revitalization through activities and
programs designed to enhance quality
of life in these areas. Several major
redevelopment and streetscape
projects are underway through CRA
funding and assistance. Included
are new sidewalks, brick crosswalks,
pedestrian lighting, benches, and
other enhancements.
The Code Enforcement Division is
responsible for enforcing compliance
with the City's Code of Ordinances
including the zoning code, minimum
housing code, commercial buildings
code and hazardous/perilous land
ordinance, among others. This
enforcement enhances the visual
integrity of the City's corridors
and neighborhoods, making them
attractive and stable places for
new investments.

54.5 BUDGETED POSITIONS
TOTAL EXPENSES $5,195,965


The Commerce Building, which will provide the new home for the Gainesville
Area Chamber of Commerce and 60,000 square feet of office space, opened in
February of2002.


economic

development

THE CITY'S ECONOMIC DEVELOPMENT
Department functions as a focal
point of contact for business develop-
ment within the City. The Department
provides information to businesses
and other organizations on a variety
of issues related to doing business
and developing property in Gainesville.
The main goals of the Department
are to increase the availability of jobs
to City residents, to promote the
expansion of existing businesses, to
diversify the City's workforce, and
to enhance the local revenue base
through marketing and promotional
activities.

2 BUDGETED POSITIONS
TOTAL EXPENSES $1,810,454








equal

opportunity

THE EQUAL OPPORTUNITY DEPARTMENT
works to create an atmosphere in
the City, where the concepts of equal
opportunity and diversity are an integral
part of our culture. The Department
is responsible for ensuring equal
opportunity and access to City
services, programs, activities, and
employment for all qualified persons.
This includes ensuring compliance
with all local, state, and federal equal
opportunity laws, investigation or
resolution of internal City allegations
of discrimination based on protected
characteristics, acting as a referral
source for citizens or employees
regarding complaints of discrimi-
nation or harassment, and serving
as liaison with the City's Human
Rights Board.
Addressing the underutilization
of women and minorities within the
City's workforce is a focal point of
the Department. An action-oriented
Affirmative Action Plan, that sets
specific goals and objectives, has
an education component, and uses
targeted recruitment and retention
as the tool that provides the founda-
tion to accomplish this goal. The
Equal Opportunity Department is
committed to identifying and imple-
menting programs based on a reali-
zation that diversity at all levels of
the organization is an asset. It is
through strategies that cultivate
our interconnected differences, and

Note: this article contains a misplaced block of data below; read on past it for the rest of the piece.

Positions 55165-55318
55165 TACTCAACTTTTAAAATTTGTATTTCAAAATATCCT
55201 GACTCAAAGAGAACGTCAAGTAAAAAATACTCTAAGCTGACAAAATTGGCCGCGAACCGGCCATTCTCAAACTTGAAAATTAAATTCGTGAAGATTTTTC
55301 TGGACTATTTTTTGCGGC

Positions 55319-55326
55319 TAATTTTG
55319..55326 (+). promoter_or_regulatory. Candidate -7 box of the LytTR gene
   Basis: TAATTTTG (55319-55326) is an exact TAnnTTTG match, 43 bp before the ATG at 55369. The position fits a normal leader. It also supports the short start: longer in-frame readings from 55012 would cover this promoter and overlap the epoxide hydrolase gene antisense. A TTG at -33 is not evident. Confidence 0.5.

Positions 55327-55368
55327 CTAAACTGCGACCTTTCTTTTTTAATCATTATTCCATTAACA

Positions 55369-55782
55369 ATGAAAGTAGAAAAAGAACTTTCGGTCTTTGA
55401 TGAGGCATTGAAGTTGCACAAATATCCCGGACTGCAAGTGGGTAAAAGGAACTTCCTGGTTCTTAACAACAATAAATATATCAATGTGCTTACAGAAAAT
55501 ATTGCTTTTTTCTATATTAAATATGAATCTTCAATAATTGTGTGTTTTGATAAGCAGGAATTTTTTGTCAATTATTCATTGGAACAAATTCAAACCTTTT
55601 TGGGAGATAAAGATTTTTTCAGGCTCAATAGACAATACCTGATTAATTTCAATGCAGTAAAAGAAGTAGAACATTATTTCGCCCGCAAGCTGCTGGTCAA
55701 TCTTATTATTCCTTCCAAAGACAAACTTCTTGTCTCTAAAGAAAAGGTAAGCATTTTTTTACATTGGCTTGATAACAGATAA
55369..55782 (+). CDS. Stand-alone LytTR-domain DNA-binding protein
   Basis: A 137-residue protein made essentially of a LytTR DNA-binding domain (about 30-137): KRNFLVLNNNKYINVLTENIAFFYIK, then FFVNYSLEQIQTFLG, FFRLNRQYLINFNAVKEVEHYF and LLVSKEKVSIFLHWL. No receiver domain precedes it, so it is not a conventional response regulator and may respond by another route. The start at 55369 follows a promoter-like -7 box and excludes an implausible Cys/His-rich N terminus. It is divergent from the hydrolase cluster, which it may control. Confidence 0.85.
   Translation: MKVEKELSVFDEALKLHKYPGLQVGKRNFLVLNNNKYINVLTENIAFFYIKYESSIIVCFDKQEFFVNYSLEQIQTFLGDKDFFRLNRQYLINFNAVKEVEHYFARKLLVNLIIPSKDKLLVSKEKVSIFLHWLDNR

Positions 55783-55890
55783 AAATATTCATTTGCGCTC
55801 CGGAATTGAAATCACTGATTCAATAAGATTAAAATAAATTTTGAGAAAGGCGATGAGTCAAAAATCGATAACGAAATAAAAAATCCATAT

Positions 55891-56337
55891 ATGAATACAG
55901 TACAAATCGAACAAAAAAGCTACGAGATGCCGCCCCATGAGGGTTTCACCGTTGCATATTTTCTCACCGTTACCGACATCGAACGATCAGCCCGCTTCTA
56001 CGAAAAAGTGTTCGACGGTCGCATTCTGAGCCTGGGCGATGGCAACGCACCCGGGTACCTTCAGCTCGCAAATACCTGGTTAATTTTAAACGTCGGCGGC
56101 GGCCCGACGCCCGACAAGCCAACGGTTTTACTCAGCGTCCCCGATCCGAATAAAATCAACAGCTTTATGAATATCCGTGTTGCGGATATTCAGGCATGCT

similarities that the Department
attempts to bring about positive
and proactive change within our
workplace.

4 BUDGETED POSITIONS
TOTAL EXPENSES $293,424


Fire Safety clowns paint faces and deliver fire safety messages to Gainesville's children.


fire rescue

THE THEMES OF LEADERSHIP, TRAINING,
professionalism, fire prevention, and
technology were apparent in Gainesville's
Fire Rescue Department throughout
2001. In addition, there were no fire
deaths in Gainesville, and injuries
and the total value of fire losses was
lower than average among commu-
nities of the same size in Florida.
To enhance leadership capabilities
within the Department, classes were
offered to firefighters to enable them
to learn and practice the skills for
the positions of company lieutenant
and driver operator. Basic and
advanced firefighting, and medical
emergency skills were reviewed by
all personnel through the use of
computer aided instruction and
classes taught at the GFR training
facility.
Fire prevention in the community
was the focus of the Fire Safety Manage-
ment Division. The installation of
free smoke detectors in the homes of
needy families, inspections of high
occupancy facilities and businesses
to eliminate fire hazards, and the
teaching of fire safety and the use of
fire extinguishers to youth and adult
groups were all included in the 2001
efforts. Significant progress was made


during the year on the new Safety
City, which will soon become a center
for training children in all aspects of
fire and accident prevention.
Several technological advances were
made this year to assist our personnel
in providing the best possible service.
Examples of these include new portable
radios with additional capabilities,
thermal imaging devices to assist in
locating persons trapped in build-
ings and heat sources in walls and
ceilings, and mobile data terminals
in all apparatus for enhanced com-
munication and on-scene research.
Finally, following the tragic events
in September, there was an outpouring
of appreciation for the job done every-